Local August 11, 2020 | 4:00 pm

Only 16% of the DR does not have access to a healthy diet, but COVID-19 could change that

According to a study presented by the UN, in the Dominican Republic, 16.0% of the population cannot afford access to a healthy diet with the income they receive. (EXTERNAL SOURCE )

The United Nations System in the Dominican Republic warned about the need to incorporate policies that increase the population’s access to healthier diets, which can be up to five times more expensive than those that only meet energy needs.

The cost of nutritious food must be reduced to increase the accessibility of healthy diets according to the report The State of Food Security and Nutrition in the World 2020, jointly prepared by six United Nations agencies: FAO, IFAD, PAHO / WHO, WFP, and UNICEF.

According to a press release, the annual report indicates that the factors that determine the cost of healthy diets are observed throughout the entire food supply chain, production, distribution, and the policies that are implemented from public and investment spending.

The note indicates that this year, the report has a particular focus on transforming food systems to achieve healthy and affordable diets and analyzes the cost and affordability of these diets around the world.

It also provides a new analysis of the “hidden” costs for health and climate change associated with our current dietary consumption patterns and the savings that would result from changing to healthy diets that include sustainability considerations.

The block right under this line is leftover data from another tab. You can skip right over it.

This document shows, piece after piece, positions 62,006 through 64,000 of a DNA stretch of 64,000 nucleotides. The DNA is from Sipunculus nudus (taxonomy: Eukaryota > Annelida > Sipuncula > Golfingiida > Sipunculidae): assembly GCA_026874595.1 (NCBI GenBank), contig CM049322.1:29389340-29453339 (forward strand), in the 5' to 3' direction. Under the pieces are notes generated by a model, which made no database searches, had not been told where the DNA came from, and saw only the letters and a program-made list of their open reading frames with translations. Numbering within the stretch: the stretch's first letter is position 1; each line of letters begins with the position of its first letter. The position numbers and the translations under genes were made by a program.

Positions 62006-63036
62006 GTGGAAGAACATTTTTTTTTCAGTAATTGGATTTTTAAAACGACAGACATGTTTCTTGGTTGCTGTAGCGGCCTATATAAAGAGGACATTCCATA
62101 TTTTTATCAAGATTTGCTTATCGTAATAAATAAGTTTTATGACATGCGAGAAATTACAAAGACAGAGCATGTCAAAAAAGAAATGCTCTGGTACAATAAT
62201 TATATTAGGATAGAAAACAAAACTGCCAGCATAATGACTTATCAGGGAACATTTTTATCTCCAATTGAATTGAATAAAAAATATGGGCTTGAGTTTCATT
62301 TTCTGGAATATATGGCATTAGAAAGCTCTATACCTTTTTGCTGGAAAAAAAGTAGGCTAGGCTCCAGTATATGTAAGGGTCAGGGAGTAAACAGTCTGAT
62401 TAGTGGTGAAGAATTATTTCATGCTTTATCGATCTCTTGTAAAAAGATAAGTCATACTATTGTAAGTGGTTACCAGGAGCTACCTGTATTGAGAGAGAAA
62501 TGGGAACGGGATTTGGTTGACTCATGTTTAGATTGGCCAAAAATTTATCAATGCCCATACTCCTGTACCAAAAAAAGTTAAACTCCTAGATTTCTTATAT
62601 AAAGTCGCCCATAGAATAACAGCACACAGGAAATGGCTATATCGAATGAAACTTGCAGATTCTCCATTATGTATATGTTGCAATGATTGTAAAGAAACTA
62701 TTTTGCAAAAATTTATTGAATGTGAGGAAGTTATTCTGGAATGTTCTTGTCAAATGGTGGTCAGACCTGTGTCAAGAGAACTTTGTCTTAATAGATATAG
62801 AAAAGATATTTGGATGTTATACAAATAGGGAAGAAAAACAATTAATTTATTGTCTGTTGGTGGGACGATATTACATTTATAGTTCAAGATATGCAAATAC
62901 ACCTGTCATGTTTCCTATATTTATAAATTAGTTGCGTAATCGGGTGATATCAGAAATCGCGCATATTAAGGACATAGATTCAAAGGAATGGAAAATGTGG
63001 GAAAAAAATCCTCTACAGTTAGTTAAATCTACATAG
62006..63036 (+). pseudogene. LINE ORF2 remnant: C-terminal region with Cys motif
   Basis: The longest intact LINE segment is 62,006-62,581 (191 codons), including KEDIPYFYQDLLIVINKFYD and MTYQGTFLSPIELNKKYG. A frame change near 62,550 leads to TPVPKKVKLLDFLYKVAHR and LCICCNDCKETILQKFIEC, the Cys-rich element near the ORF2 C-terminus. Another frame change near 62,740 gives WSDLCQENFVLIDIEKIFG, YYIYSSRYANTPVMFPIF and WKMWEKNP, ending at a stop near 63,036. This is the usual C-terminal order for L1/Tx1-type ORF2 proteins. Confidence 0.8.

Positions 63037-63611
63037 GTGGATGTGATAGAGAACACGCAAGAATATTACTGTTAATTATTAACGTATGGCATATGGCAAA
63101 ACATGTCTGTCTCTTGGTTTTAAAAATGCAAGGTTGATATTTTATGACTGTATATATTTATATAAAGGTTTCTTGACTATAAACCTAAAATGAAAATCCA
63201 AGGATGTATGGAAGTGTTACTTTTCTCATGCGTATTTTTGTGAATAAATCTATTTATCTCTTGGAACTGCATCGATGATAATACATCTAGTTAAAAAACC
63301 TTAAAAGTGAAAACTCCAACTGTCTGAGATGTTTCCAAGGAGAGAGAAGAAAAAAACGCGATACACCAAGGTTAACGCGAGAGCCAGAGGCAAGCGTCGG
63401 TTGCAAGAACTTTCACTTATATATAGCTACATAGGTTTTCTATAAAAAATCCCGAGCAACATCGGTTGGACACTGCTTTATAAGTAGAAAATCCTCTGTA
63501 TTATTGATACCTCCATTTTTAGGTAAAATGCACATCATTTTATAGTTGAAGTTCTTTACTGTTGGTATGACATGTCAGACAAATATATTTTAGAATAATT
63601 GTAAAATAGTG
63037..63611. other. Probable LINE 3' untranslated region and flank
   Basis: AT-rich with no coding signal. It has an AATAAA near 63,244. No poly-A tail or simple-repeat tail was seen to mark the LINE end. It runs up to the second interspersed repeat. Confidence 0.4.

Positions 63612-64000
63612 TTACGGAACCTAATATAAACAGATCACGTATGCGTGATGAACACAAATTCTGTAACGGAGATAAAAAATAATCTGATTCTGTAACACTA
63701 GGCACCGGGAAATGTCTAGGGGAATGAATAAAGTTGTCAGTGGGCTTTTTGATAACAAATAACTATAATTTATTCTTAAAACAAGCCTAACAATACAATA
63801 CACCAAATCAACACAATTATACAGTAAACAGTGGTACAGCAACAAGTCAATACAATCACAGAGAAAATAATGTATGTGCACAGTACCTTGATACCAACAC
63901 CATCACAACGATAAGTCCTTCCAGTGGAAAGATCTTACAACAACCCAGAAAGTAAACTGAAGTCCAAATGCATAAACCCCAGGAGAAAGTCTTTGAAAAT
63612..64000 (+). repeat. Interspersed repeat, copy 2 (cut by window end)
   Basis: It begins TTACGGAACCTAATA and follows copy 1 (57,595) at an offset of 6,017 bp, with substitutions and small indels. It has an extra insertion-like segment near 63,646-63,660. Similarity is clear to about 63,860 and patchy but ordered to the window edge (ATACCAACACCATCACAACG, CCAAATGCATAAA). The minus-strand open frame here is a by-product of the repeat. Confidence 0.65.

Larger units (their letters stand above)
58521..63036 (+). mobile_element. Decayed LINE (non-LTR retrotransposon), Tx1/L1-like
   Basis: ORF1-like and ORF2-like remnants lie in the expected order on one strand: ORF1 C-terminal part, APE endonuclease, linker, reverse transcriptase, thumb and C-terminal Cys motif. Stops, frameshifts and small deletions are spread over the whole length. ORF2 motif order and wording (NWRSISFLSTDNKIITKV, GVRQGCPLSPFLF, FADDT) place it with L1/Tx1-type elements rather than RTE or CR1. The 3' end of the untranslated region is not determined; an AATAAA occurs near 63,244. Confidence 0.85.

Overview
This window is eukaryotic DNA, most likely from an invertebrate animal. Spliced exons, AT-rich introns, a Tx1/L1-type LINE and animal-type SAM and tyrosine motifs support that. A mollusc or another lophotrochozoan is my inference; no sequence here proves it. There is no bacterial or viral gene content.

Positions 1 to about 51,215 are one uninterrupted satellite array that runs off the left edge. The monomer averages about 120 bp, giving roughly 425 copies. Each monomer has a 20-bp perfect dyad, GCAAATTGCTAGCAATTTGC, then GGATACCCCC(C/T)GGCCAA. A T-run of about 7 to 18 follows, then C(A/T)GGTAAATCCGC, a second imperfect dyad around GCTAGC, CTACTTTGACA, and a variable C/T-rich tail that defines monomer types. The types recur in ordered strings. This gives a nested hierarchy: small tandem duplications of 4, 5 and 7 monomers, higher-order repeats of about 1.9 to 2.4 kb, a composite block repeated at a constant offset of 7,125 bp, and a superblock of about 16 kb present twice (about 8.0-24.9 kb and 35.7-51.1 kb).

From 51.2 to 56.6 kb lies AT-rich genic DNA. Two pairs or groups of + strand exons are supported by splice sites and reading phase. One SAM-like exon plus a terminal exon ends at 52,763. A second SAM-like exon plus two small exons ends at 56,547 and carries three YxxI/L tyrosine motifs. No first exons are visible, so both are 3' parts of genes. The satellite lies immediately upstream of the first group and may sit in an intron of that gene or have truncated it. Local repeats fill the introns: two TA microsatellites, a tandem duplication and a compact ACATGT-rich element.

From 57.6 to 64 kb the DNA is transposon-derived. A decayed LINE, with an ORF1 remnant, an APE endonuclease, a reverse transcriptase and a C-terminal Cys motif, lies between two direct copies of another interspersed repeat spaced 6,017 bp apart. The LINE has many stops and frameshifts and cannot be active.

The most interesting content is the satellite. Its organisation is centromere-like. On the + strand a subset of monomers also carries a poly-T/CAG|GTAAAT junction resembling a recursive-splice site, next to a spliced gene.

The study ensures that healthy diets are unaffordable for many people, especially the impoverished population, in all regions.

In the Dominican Republic, 16.0% of the population cannot afford access to a healthy diet with the income they receive, due to its cost of around $ 4.06 per person.

The report also offers policy recommendations for transforming current food systems towards models that contribute to healthy and affordable diets for the entire population. This is crucial in efforts to achieve the Zero Hunger Sustainable Development Goal (SDG-2).

The UN believes that addressing these factors will require significant transformations in food systems. These include rebalancing agricultural policies and incentives throughout the food supply chain and social protection policies for countries to increase the purchasing power of the most vulnerable populations and access healthier diets.

“Through this study, we are offering an analysis that contributes to defining actions and comprehensive public policies that allow accelerating the fulfillment of the 2030 Agenda. At the same time, we are moving towards an inclusive, resilient, and sustainable socio-economic recovery in the face of COVID19,” said the representative of the UN in the country, Mauricio Ramírez Villegas.

This goes hand in hand with employment generation policies, especially for youth and rural women. In this sense, incorporating innovations and new digital technologies to increase production and market access for farmers is essential.